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Bush to visit Vietnam

President lauds economic, religious progress

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WASHINGTON (CNN) -- U.S. President George W. Bush said Tuesday he has accepted an invitation to visit Vietnam, where he will attend next year's Asia-Pacific Economic Cooperation summit.

"I'm looking forward to my trip and to the APEC summit that Vietnam will be hosting," Bush told reporters after meeting in the White House Oval Office with Vietnam's Prime Minister Phan Van Khai.

Khai's official visit to the United States was the first by a Vietnamese prime minister and coincided with the 10th anniversary of the establishment of diplomatic relations between the former enemies.

Bush said the two leaders discussed the fight against HIV and AIDS in Vietnam, security issues, humanitarian issues "and the mutual desire to coordinate in the war on terror."

In addition, Bush said the two "signed a landmark agreement that will make it easier for people to worship freely in Vietnam."

He thanked Khai for Vietnam's efforts to find the remains of U.S. soldiers who died there in the war that ended 30 years ago.

"It's very comforting for many families here in America to understand that the government is providing information to help close a sad chapter in their lives," said Bush, whose service in the Texas Air National Guard during the war did not include duty in Vietnam.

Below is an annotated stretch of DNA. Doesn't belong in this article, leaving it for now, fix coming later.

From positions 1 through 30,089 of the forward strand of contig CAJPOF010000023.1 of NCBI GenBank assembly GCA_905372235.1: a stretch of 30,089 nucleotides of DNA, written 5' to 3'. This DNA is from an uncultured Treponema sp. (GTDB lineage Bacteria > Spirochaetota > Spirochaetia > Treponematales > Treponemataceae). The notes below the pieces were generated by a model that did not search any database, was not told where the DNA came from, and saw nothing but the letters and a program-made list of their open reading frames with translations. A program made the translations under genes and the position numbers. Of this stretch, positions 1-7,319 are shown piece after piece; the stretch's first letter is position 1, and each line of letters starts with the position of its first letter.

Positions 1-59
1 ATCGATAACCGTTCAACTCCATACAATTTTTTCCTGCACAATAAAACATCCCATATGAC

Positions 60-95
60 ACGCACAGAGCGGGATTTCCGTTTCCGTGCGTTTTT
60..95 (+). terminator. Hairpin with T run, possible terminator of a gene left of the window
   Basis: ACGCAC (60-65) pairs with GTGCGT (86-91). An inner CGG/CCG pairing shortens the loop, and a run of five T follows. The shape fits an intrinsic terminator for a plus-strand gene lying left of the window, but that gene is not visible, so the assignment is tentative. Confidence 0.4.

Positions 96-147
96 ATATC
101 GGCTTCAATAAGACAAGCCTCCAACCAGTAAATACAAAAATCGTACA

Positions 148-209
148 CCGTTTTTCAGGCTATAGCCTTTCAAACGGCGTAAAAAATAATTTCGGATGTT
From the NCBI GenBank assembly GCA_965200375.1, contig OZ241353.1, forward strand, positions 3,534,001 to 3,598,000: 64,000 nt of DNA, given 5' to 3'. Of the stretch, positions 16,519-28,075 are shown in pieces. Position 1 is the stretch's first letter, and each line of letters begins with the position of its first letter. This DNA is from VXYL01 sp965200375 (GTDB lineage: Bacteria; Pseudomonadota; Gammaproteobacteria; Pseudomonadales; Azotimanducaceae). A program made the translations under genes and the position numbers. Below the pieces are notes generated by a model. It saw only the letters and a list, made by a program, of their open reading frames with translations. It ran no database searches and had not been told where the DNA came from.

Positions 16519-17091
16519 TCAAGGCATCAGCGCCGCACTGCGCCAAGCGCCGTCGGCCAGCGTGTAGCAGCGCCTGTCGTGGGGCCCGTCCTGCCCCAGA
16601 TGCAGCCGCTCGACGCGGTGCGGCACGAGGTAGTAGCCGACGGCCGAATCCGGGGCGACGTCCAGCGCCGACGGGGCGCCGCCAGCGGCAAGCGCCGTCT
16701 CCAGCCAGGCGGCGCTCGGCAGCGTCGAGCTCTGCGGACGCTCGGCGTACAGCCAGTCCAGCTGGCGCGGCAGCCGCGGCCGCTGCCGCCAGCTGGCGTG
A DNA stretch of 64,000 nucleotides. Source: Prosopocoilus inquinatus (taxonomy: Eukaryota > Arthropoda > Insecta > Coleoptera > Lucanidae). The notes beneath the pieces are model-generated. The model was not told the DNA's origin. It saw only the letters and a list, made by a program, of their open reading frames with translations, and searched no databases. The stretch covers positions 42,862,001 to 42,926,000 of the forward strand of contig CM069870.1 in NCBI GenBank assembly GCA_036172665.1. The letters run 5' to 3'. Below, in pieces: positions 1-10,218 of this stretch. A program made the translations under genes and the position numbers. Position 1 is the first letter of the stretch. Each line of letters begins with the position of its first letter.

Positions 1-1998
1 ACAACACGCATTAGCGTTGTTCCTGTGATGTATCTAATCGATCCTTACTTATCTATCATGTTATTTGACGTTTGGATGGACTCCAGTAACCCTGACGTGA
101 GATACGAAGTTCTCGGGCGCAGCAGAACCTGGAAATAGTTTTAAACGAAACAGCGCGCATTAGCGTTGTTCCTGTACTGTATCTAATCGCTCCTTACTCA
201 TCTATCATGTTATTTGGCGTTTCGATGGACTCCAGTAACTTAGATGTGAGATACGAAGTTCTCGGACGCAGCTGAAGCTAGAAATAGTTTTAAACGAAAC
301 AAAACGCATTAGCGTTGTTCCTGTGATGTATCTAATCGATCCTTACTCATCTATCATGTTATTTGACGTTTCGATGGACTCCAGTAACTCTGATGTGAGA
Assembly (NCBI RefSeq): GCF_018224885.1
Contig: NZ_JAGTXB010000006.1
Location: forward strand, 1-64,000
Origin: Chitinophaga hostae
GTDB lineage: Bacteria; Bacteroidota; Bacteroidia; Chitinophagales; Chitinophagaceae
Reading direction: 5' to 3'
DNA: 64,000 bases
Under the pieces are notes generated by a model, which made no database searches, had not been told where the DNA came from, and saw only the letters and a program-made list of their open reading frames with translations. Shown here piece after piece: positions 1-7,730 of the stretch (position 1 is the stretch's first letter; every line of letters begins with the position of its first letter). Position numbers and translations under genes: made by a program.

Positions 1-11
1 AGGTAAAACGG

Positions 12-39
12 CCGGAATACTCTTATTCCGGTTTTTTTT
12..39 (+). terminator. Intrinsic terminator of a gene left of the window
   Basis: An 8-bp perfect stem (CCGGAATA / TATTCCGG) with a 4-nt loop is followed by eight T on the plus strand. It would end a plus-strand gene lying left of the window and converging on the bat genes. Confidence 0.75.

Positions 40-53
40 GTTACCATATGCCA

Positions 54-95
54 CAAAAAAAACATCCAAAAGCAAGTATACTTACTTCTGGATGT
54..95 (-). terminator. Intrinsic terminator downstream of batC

Khai's comments made no reference to the past animosity, but focused on the future.

"This event in itself shows that Vietnamese-U.S. relations have, in fact, entered a new stage of development," Khai said.

He said the two men agreed their countries' relationship "should be enhanced" and he said he appreciated Bush's support for Vietnam to enter the World Trade Organization.

Vietnam's 80 million people could represent "a huge market for American businesses," he said.

The leaders "also agreed that there remain differences between our two countries, due to the different conditions we have, different histories and cultures, but we also agreed that we should work together through constructive dialogues based on mutual respect ... in order to improve our bilateral relations," Khai said.

He concluded, "We wish America prosperity and happiness to your people."

As Khai met with Bush, several hundred protesters outside demonstrated against, chanting and carrying signs that said "Stop Religious Repression" and "Vietnamese Communist Party Party," AP reported.

Khai's weeklong visit to the United States includes discussions with Defense Secretary Donald Rumsfeld and meeting business leaders on both coasts. He will also ring the opening bell at the New York Stock Exchange later this week, AP reported.

On Monday he met Microsoft Chairman Bill Gates in Redmond, Washington.

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